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Computer pioneer Alan Kay: Silicon Valley is running out of innovation

Alan Kay

Alan Kay is one of Silicon Valley’s top computer pioneers due to his work with colleagues at Xerox Palo Alto Research Center (PARC) on a broad range of technologies in the early 1970s that directly led to the creation of the PC industry — a $35 trillion global business.

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In this short video clip he speaks about Silicon Valley’s current boom being based on innovation that was funded by the government and by private companies such as Xerox, over a span of more than 13 years beginning in the early 1960s, which helped create the Internet and modern computing.

He was speaking at the Churchill Club in conversation with Vishal Sikka, SAP’s senior VP of Technology and Innovation, moderated by analyst Paul Saffo.

He said that long-term vision is missing and that it’s not a problem of money but of will. He pointed out that Xerox PARC cost about $10 million a year in today’s money, to fund groundbreaking innovations that included the graphical user interface, the computer mouse, Ethernet local area networks, and seminal computer languages such as SmallTalk.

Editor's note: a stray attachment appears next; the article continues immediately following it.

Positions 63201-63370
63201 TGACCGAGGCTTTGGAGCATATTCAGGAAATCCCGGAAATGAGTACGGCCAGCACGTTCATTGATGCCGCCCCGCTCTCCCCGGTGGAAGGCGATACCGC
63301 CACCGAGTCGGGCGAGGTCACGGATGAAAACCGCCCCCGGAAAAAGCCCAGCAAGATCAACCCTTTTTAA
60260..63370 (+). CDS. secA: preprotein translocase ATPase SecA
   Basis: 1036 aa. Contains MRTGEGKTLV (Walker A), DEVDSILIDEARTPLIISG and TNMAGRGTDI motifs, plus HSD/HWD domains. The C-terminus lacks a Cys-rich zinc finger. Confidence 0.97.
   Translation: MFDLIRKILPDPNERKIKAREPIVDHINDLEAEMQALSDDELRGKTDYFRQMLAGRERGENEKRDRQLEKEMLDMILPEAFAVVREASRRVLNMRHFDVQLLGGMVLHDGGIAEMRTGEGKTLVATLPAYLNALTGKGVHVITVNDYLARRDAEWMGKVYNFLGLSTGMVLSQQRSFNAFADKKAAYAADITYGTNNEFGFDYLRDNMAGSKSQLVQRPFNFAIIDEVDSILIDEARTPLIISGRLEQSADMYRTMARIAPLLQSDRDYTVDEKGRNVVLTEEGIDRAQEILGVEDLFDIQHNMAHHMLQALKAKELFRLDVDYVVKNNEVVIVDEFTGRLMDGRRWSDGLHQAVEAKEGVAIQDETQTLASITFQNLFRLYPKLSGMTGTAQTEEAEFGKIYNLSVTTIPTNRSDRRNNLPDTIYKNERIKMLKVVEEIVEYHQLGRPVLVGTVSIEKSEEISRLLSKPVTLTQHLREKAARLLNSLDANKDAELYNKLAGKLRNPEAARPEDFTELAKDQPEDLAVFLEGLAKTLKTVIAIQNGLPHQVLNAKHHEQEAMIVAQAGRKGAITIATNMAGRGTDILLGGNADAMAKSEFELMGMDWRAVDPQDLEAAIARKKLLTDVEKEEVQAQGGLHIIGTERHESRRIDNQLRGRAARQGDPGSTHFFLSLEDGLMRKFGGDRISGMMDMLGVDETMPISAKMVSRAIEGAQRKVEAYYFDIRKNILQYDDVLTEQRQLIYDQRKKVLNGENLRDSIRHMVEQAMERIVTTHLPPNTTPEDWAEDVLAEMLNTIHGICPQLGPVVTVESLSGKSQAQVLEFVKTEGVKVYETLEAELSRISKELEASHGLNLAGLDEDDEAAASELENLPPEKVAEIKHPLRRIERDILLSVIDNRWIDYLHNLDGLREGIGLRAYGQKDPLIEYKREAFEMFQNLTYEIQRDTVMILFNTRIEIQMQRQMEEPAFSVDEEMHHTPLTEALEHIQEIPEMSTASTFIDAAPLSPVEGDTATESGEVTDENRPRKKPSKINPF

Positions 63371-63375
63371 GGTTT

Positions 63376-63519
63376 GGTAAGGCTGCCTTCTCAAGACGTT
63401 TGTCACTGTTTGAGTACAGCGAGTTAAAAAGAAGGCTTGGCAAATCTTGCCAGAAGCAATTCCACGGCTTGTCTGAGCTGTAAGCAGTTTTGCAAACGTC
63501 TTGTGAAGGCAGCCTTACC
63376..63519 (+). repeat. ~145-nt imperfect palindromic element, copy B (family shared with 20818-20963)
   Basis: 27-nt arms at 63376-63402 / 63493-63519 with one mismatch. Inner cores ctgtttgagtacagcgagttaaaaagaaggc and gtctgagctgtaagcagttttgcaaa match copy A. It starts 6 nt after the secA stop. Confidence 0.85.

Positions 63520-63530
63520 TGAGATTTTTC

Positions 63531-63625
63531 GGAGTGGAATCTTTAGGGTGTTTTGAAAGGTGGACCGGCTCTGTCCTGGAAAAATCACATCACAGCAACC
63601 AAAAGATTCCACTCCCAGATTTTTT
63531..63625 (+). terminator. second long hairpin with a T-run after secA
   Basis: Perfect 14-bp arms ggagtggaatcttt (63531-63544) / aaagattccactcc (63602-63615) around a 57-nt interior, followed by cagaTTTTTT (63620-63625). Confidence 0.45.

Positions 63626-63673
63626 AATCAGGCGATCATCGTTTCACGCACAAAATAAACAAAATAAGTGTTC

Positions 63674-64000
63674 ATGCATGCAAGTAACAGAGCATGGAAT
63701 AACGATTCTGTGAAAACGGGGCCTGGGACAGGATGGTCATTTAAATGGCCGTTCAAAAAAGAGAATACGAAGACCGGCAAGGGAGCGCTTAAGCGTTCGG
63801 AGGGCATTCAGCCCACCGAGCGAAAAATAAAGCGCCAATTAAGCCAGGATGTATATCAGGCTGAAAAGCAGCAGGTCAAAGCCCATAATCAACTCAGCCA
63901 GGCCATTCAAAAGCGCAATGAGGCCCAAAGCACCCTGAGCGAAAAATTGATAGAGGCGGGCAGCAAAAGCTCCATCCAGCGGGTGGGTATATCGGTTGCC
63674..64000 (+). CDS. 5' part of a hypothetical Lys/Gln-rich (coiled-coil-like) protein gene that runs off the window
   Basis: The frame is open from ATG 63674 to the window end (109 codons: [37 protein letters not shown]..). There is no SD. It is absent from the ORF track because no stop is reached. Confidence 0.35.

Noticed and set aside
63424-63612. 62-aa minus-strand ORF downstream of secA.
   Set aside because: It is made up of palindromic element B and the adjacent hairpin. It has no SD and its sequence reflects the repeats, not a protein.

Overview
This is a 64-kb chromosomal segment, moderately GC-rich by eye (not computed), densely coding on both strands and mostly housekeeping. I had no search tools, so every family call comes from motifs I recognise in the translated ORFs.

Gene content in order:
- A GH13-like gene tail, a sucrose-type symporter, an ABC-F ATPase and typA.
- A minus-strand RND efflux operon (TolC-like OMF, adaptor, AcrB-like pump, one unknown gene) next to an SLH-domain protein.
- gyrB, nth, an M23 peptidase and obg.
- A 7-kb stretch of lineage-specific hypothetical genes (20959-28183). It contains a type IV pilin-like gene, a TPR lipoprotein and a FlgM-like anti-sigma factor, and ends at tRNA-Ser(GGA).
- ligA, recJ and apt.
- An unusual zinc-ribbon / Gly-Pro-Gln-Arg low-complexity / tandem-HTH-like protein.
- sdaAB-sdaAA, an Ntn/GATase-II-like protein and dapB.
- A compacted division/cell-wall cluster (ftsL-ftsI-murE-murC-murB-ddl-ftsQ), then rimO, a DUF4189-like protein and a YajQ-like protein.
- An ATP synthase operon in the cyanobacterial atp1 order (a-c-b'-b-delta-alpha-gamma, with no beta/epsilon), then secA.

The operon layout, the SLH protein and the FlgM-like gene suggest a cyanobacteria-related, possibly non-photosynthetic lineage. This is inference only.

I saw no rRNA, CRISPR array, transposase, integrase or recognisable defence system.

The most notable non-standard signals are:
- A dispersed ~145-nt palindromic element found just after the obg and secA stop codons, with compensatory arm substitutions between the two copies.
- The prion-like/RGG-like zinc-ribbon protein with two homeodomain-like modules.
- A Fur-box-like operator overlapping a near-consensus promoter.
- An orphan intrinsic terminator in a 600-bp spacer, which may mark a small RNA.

He said that every Fortune 500 company “wastes” $10 million a year on a host of unimportant activities, and that when companies say they would like to create “another PARC” they are lying because they have the funds but not the will to create such an organization .

Silicon Valley companies have benefitted greatly from those early innovations but there is a need for a new generation of core technologies, otherwise we will run out of ideas.


This article by Tom Foremski originally appeared on Silicon Valley Watcher, a Burn Media publishing partner.

Image: jeanbaptisteparis (via Flickr).

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